Published September 1996, The Aquarian Weekly


El Vez

Mexican Elvis has 'G.I. Ay Ay Blues'

Just because the King kicked on the crapper back in '77 doesn't mean you can't experience the gaudy pageantry of an Elvis Presley show today.

Your chance to marvel at the mad spectacle of El Vez (The Mexican Elvis) comes this week when Robert Lopez - former guitarist/vocalist for San Diego punks The Zeros, one-time member of Catholic Discipline and Elvis Presley impersonator since 1988 - brings his Latino-via-Memphis "Rock & Revolution" tour to: Maxwell's, 1039 Washingtn St., Hoboken, Friday, Oct. 4; The Fez, 380 Lafayette, NYC, Monday, Oct. 7; and The Mercury Lounge, 217 E. Houston St., NYC, Tuesday, Oct. 8.

Witnessing El Vez (and his many costume changes) in concert is always a unique experience.

As the raucous sounds of the Memphis Mariachis blares from the PA, the lovely Elvettes (Priscillita, Lisa Maria, Que Linda Thompson and Gladysita) slink on stage and begin swaying in time to the music.

Winking and glowing under the lights (one of El Vez's favorite outfits is a white jumpsuit covered in red, white and green rhinestones with a sequined Virgin Of Guadalupe on the back) as he bursts onto the boards, the outlandishly-dressed man who would be King begins singing what sounds like The Big E's "Now Or Never" - only with anti-gang lyrics and an infectiously-danceable beat grafted to the melodies of "Maggie May," "Losing My Religion" and "The Godfather Theme."

Strutting across the stage, the small, brightly-plumed figure grabs Gladysita and the two execute a brief tango and exaggerated dip before El Vez twitches back to center-stage in time to belt out an old favorite, "En el Barrio."

Artfully fusing Traffic's "Dear Mr. Fantasy" with the Beatles' "I've Got A Feeling" and vivid, pro-Latino lyrics; the deft bastardization of the King's "In The Ghetto" appeared on Lopez's first album as El Vez not long after the diminutive impostor outraged thousands of die-hard Elvis fans during a 1988 Elvis Tribute Week performance at Bad Bob's nightclub in Memphis.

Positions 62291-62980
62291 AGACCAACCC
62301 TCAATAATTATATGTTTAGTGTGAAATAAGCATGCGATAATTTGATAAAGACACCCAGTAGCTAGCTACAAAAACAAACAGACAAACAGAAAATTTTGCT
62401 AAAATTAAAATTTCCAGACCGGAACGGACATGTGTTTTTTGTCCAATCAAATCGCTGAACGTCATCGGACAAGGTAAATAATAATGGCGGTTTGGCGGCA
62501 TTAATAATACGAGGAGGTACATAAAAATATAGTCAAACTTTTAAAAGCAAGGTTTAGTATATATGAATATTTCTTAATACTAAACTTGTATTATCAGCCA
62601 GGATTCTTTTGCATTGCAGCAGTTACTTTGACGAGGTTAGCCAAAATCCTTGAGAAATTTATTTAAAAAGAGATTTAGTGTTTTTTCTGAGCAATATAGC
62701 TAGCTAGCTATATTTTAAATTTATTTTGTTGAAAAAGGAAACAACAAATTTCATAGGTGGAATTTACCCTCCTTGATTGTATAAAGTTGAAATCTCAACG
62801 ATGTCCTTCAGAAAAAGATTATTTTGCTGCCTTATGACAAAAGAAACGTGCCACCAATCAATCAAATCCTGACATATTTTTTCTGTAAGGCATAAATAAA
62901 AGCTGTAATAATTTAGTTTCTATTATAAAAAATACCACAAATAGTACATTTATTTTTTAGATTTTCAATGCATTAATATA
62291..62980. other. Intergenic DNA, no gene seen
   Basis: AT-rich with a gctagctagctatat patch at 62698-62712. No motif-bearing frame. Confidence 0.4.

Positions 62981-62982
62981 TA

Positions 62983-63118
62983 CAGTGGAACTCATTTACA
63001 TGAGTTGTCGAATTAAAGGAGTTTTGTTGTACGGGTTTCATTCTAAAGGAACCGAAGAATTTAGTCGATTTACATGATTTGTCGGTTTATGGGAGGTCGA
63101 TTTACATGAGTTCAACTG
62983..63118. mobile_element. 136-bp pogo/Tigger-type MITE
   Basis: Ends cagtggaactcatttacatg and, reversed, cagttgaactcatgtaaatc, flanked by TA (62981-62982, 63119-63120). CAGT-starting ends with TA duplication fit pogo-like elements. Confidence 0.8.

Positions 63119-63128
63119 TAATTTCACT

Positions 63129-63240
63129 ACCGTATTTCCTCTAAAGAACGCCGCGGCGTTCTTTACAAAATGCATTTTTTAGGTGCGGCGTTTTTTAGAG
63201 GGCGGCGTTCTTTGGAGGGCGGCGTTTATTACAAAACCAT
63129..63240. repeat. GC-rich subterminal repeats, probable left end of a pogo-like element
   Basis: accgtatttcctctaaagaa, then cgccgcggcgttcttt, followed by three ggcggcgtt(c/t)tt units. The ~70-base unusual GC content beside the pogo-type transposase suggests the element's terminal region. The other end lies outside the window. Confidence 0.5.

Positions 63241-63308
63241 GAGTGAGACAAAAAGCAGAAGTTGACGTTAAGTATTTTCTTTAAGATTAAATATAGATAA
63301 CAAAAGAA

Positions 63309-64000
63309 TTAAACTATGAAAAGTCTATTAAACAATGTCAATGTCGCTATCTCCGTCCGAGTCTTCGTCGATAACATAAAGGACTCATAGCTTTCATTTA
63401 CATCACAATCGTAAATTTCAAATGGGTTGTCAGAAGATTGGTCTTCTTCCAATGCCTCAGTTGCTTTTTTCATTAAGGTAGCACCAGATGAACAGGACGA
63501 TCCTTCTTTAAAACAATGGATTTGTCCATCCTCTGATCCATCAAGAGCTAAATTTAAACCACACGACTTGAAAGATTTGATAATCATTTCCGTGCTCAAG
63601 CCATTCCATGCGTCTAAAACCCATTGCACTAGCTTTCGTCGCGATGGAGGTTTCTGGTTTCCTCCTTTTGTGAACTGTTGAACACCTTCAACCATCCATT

The notoriety garnered from his Graceland appearance resulted in reams of positive articles in a variety of nationwide newspapers, as well as guest shots on NBC's 2 HIP 4 TV and the series, Hunter.

The full-length El Vez albums that followed (El Vez Is Alive, Graciasland and Fun en Espanol) displayed quirky flashes of true musical genius as El Vez reworked songs such as: "Viva Las Vegas" into "Viva La Raza"; "Suspicious Minds" into "Immigration Time"; "Blue Suede Shoes" into "Huaraches Azules" (which includes bits of Jimi Hendrix's "Wind Cries Mary"); and "That's Alright, Mama" into "Esta Bien Mamacita."

In a world filled with bad Elvis Presley imitators, Robert Lopez and his alter ego, El Vez, have long been cited as one of the most unique and original practitioners of the fine art of Elvis.

And now, returning to record stores as well as to the stage, El Vez's latest offering, G.I. Ay Ay Blues (Big Pop), is the Chicano-King's most diverse and exciting call for revolution and Latino-pride ever.

Whether you latch onto "Say It Loud, I'm Brown And I'm Proud," "Taking Care Of Business," "The Arm Of Obregon," "Frida's Life Of Pain," "Malinche," "Soy un Pocho," "Whip," "J.C. Si Lowrider Superstar," "Cesar Chavez '96" or the future El Vez show-stopper, "Mexican American Trilogy" - the songs on G.I. Ay Ay Blues are sure to fill you with a bandanna-wearin' revolutionary spirit even as you're whipping up a couple of fried peanut butter and banana samwiches (uhm thank you thank you very much) and washing 'em down with a quart of Nehi Orange.

In addition to releasing G.I. Ay Ay Blues, El Vez is working on a gospel album with The John Spencer Blues Explosion, has plans for a one-off collaboration with Doo Rag, is being courted for a starring role in a full-length European film - and continues to tour and spread the message of "Rock & Revolution" wherever he thinks it's needed most.

For El Vez information, or to get your hands on a copy of G.I. Ay Ay Blues, contact Big Pop Records at: PO Box 12870, Philadelphia, PA 19108.

-- AL MUZER